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D-Day plane parked in Thunder Bay

Royal Air Force flew the DC-3 during the Second World War.

THUNDER BAY – A former military aircraft that dropped paratroopers to help support the D-Day invasion will be spending the next few weeks in Thunder Bay.

A DC-3 plane flown by the Royal Air Force during the Second World War and was restored earlier this year is being hosted by Thunder Bay Aviation at the Thunder Bay International Airport following its arrival on Saturday.

Thunder Bay Aviation maintenance director Jay Caldwell, who was enlisted to help with the restoration, said it’s very special to have the plane in Thunder Bay.

“There hasn’t been DC-3s at this airport for a very long time,” Caldwell said on Tuesday.

“It’s a pretty iconic airplane. People are stopping on the road, coming up to the fence, taking pictures and asking questions. With the roundel on it and the invasion stripes, that also stands out.”

The plane was built by the Douglas Aircraft Company at its Oklahoma City plant in January 1944, quickly joining the Royal Air Force in Montreal one month later and subsequently heading overseas.

On D-Day, the plane’s mission was to deploy paratroopers to destroy bridges, limiting the ability of German reinforcements to reach the beaches of Normandy.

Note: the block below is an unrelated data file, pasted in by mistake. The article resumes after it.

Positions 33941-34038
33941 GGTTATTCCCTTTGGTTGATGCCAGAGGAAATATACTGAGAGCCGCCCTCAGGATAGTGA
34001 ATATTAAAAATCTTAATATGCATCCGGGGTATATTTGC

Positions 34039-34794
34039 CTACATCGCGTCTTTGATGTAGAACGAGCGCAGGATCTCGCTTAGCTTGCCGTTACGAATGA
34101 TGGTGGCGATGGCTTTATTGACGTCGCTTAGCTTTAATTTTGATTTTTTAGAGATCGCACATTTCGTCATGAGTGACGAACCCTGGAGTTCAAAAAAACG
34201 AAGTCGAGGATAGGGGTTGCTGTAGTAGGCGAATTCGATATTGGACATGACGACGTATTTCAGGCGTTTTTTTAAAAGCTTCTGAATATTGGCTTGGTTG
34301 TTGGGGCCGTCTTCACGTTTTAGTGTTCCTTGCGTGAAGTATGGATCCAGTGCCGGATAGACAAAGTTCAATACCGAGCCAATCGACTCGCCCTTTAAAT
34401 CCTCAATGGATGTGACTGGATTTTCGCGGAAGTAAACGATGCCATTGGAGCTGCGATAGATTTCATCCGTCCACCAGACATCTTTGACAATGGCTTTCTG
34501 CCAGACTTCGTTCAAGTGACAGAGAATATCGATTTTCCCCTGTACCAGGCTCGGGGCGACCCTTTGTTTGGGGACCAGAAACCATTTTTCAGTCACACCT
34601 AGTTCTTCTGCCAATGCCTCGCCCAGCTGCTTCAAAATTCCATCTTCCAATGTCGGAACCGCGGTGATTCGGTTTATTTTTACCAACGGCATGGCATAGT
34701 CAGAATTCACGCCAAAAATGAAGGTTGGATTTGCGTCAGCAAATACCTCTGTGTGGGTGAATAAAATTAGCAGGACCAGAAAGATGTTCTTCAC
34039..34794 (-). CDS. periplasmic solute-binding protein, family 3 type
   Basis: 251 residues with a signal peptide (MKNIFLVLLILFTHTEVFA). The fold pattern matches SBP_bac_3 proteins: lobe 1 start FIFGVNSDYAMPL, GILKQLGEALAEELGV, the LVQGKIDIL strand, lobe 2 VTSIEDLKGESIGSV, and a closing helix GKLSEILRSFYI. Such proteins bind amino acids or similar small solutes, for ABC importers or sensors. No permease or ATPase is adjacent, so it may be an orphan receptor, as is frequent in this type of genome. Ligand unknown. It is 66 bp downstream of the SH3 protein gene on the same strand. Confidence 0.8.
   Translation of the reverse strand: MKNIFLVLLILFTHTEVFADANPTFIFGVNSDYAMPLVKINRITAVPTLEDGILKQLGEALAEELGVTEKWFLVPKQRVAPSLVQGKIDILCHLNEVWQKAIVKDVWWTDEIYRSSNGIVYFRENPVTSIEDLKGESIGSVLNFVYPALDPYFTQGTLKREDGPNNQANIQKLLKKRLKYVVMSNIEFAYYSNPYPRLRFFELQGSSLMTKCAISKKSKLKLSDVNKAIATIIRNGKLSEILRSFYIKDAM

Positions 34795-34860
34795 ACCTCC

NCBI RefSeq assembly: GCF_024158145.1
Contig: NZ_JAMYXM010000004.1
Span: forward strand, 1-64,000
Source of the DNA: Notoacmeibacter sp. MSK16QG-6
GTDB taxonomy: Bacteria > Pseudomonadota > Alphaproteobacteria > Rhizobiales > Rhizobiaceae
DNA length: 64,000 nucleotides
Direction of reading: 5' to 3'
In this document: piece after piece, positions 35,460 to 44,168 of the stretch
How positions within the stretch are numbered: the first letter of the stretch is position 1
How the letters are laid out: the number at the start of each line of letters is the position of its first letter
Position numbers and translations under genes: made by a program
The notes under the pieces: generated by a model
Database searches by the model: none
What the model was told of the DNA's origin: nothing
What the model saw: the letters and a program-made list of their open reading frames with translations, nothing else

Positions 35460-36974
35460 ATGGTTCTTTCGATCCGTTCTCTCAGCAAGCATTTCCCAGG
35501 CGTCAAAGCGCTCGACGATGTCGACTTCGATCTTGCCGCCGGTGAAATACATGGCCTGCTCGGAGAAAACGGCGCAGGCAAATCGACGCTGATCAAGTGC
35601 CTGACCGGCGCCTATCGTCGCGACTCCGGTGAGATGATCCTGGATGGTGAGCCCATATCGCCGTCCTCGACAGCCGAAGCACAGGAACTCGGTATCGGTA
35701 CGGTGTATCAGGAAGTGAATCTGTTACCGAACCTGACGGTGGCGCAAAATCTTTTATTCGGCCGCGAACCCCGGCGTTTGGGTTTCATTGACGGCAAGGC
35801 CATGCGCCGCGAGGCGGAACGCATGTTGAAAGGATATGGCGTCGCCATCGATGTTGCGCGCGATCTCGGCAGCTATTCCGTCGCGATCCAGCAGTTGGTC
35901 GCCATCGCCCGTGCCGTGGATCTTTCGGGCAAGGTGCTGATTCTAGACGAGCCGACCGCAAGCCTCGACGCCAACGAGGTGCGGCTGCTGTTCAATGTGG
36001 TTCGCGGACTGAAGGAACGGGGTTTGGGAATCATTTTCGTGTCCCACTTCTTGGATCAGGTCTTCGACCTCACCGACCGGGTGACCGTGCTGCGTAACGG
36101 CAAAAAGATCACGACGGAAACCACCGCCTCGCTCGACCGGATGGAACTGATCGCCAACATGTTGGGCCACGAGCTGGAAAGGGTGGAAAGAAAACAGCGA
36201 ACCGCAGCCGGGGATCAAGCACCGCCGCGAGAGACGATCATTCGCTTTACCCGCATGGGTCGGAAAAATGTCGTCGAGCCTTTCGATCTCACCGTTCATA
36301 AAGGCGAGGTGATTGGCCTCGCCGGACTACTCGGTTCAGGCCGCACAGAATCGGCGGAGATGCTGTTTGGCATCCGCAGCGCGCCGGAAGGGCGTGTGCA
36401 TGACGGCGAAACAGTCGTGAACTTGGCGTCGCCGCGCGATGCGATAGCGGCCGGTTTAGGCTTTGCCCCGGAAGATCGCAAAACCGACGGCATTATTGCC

Caldwell said a tour of the plane is being arranged for local air cadets, and there could be an opportunity on a future weekend for members of the public to get a close look.

“It’s probably the last piston DC-3 you’ll see sitting at this airport,” Caldwell said.

“There’s a lot of airplane enthusiasts who just love that nostalgia. Even if it hadn’t been to D-Day, the aircraft being that old itself is one thing but being that it was at D-Day to survive the mission, come back and still be flying is quite something.”

Following its military service, the plane was repurposed as a passenger transport aircraft. It flew commercially for Trans-Canada Airlines from 1947 to 1957. It was then acquired by Transport Canada during the 1960s.

After it was withdrawn from service in the late 1980s, the plane sat dormant in Saint-Hubert, Que. for 27 years. Efforts to make the plane airworthy began in 2017 but picked up steam in December 2018 when the aircraft was purchased by Mikey McBryan, general manager of the Northwest Territories-based Buffalo Airways.

With a goal of returning the plane to the skies on the 75th anniversary of D-Day, the painstaking restoration began with assistance from staff and students at the Ecole Nationale d’Aérotechnique in Saint-Hubert.

After thousands of hours of volunteer hours over just two months, the mission was accomplished when the aircraft took its first test flight on June 6. The plane was flown from Saint-Hubert to Thunder Bay, where Thunder Bay Aviation staff will look after it until it leaves for the Oshkosh Airshow in Wisconsin next month.

More information about the plane's history, and restoration process, can be found online.

Matt Vis

About the Author: Matt Vis

Born and raised in Thunder Bay, Matt is honoured to tell the stories of his hometown.
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